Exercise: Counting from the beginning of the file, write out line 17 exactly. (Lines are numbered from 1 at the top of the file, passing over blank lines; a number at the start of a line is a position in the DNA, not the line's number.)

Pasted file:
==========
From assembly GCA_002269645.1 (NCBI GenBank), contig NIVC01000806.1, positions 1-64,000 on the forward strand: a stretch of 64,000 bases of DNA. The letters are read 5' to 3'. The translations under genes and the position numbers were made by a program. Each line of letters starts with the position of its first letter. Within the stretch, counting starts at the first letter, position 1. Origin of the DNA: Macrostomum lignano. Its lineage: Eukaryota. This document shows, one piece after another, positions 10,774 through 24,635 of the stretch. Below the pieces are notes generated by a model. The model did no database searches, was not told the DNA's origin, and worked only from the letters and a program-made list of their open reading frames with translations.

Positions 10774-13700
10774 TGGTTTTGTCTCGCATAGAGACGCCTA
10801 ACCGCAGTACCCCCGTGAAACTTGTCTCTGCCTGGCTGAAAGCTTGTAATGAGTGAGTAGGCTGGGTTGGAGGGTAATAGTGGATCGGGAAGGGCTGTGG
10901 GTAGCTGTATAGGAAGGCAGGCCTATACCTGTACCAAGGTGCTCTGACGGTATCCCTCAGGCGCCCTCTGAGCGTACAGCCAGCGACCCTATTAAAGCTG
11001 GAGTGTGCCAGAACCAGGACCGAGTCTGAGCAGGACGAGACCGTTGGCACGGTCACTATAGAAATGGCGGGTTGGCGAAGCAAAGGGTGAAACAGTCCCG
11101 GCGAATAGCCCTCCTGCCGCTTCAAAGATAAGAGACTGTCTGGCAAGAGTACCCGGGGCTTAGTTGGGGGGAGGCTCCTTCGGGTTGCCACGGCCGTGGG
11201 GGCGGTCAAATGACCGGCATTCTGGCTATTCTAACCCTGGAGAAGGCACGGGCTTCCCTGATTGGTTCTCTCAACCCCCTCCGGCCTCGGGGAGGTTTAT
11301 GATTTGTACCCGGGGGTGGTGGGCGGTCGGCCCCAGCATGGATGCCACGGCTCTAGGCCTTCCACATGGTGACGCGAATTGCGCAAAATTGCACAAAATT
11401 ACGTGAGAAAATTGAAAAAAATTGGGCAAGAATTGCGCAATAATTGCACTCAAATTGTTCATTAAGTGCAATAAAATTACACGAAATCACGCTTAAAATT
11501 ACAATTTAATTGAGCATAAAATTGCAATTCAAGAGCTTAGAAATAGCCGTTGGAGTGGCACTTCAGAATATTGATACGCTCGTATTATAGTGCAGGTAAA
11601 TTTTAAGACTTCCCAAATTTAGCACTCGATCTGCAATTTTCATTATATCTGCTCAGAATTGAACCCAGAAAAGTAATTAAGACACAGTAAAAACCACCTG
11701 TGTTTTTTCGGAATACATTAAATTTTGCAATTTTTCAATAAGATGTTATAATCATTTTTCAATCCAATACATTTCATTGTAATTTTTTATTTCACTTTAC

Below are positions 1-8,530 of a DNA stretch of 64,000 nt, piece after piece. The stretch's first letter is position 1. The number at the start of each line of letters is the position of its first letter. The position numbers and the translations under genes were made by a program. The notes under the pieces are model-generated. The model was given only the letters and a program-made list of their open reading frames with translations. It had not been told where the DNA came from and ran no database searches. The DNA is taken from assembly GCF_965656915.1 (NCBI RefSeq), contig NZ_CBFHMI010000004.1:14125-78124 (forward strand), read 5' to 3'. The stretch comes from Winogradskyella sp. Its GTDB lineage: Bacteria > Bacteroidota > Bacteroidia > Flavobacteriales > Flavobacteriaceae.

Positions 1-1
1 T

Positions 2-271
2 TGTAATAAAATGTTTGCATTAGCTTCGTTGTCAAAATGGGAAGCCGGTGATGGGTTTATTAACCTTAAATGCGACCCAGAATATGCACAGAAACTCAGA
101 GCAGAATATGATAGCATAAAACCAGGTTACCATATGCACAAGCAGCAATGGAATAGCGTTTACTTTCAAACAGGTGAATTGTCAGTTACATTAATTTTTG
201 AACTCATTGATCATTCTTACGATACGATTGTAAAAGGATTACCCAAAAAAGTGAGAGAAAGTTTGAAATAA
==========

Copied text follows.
Positions 2-271